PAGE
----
History of the Koninklijke - Holland Beker

On August 14, 1886, a group of gentlemen gathered in Amsterdam with the purpose of establishing a “Committee for the Championships of the Netherlands for gentlemen amateurs in single scull outriggers”. The word “amateur” served to differentiate men who were paid to row from those who rowed for pleasure. The Committee allowed amateurs to participate in their new annual regatta in the Men’s Single Sculls.

The first regatta took placeon September 25th, 1886. Until 1912 the regatta was known as the International Dutch Open Single Sculling Championships. The regatta gained wide international renown. In 1931 the regatta was moved from the river Amstel to the temporary race course in Sloten, near Amsterdam, until it found its long-term home on the brand new Bosbaan in 1937.

During the 1980’s, the Holland Beker experienced competition from a growing number of international regattas, which made it difficult to attract elite international athletes. After some German victories, several Dutch champions were celebrated in the late 80’s and early 90’s.

There is a gap in the regatta’s history in the years 2001 and 2002. Only after the refurbishment of the Bosbaan in 2003 did the Holland Beker Regatta Association breathe new life into the regatta. The organization now included the Royal Maas Yacht Club Rotterdam – replacing the Royal Netherlands Yacht Club as the organizing group in 1994-, the Amsterdam Student Rowing Club Skøll and the Royal Dutch Rowing Association. In 2004 the name of the regatta changed back to the Koninklijke – Holland Beker.



As Holland’s most renowned international regatta, the Koninklijke Holland Beker will be hosting the World Rowing Cup III in 2019. Top rowers from countries around the world will travel to Rotterdam to compete for the championship title.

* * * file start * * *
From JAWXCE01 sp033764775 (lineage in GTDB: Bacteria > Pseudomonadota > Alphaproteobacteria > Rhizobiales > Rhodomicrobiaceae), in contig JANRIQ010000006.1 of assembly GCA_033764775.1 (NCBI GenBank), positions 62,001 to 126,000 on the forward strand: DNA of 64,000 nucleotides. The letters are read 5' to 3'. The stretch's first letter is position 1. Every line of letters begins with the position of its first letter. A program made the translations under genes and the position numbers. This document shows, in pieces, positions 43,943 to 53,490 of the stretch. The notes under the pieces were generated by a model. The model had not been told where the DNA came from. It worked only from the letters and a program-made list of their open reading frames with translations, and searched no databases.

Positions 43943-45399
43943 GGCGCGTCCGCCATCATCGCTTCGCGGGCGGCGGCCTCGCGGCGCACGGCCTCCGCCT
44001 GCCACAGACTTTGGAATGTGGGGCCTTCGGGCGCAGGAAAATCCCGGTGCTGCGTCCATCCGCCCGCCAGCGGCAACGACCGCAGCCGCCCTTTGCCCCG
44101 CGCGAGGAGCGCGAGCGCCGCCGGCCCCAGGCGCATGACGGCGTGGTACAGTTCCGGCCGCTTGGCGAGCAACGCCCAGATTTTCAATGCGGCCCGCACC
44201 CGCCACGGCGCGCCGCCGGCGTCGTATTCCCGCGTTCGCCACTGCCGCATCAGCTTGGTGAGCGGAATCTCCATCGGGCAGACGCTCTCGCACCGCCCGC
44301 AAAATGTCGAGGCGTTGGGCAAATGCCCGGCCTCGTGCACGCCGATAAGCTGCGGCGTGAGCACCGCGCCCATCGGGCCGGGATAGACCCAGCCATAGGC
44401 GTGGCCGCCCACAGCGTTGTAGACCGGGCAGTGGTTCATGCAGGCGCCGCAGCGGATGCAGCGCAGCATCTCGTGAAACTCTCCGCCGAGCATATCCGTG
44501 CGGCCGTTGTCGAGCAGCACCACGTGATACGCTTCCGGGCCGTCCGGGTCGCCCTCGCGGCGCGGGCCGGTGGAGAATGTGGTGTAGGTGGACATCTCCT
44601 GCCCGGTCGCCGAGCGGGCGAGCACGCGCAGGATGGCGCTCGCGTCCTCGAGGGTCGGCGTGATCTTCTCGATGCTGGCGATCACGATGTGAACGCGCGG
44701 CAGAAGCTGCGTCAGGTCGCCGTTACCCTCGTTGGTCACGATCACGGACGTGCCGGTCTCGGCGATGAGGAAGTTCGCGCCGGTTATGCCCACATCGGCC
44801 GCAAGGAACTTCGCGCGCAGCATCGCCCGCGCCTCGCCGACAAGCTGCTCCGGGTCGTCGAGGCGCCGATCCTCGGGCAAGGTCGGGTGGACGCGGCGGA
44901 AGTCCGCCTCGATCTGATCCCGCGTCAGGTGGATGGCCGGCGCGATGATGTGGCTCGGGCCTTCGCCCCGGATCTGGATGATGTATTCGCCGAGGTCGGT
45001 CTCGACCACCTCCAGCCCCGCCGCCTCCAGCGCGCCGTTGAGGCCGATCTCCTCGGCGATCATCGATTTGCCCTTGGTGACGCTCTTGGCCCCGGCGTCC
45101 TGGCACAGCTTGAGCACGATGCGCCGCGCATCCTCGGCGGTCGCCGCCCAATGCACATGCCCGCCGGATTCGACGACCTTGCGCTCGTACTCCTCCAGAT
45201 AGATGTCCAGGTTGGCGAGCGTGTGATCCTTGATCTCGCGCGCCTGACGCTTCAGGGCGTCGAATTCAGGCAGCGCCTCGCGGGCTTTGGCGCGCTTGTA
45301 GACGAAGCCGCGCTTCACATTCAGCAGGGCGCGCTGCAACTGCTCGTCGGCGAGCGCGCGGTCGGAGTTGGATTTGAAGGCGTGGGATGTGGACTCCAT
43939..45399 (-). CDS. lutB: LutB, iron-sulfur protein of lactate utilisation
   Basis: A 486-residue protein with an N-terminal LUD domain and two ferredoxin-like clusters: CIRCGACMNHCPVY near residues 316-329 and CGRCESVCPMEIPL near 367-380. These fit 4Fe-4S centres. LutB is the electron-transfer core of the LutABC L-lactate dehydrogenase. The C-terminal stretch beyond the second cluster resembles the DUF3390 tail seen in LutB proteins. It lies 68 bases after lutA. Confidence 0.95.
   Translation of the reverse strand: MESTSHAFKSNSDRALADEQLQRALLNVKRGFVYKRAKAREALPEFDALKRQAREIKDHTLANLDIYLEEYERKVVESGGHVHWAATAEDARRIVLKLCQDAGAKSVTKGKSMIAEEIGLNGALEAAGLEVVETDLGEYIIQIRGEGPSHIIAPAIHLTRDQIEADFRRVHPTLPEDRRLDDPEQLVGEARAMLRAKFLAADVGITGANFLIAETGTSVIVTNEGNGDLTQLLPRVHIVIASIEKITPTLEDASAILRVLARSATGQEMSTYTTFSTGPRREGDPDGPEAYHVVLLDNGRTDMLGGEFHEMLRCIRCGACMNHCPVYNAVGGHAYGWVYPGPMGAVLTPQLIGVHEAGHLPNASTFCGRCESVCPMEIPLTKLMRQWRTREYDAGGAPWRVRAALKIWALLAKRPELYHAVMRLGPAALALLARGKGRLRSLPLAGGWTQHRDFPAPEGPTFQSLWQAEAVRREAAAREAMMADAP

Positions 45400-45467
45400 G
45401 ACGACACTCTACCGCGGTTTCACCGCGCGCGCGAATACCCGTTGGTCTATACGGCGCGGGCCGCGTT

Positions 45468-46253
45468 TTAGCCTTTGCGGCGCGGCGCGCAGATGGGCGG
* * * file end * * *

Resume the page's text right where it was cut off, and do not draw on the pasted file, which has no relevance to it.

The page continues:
Willem-Alexander Baan

The area where the Willem-Alexander Baan rowing course is located, is at about the lowest point in the Netherlands. It is a natural gathering place when in extreme rainfall extra water storage is needed. Four million additional cubic meters of water can be collected around the course.

The course meets the highest requirements of the international rowing, the Olympics included. The 2 km rowing course is designed in collaboration with the FISA and constructed by the City of Rotterdam. Already, a significant program of events (including the World Championships 2016) have taken place here.

City of Rotterdam

A city of distinctive character, Rotterdam is energetic and constantly changing. Rotterdam and its inhabitants never shy away from experimentation. In fact, they would rather seek it out. Rotterdam has many faces. Like the Nieuwe Maas, a waterway that represents a powerful symbol for the city’s constant motion. Rotterdam is a city where the Make it Happen mentality can be seen and felt. With people and organizations that make a clear choice for Rotterdam and add their own take on that Rotterdam mentality and ‘can do’ spirit. Whether they live here, are just visiting, or are running your own business, or studying here.

The Rotterdam mentality and DNA are best captured in words like international, entrepreneurial, raw. Worldly, pioneering, no-nonsense. This is the foundation for city marketing under the umbrella of Rotterdam Make It Happen. Every day, many Rotterdammers add their own take on Rotterdam Make It Happen.

By pursuing innovation and entrepreneurship. By collaborating and connecting. By moving forward and having the guts to walk ahead of the crowd, being bold and sticking out their necks. By thinking about sustainable solutions. By discovering, experiencing, taking action.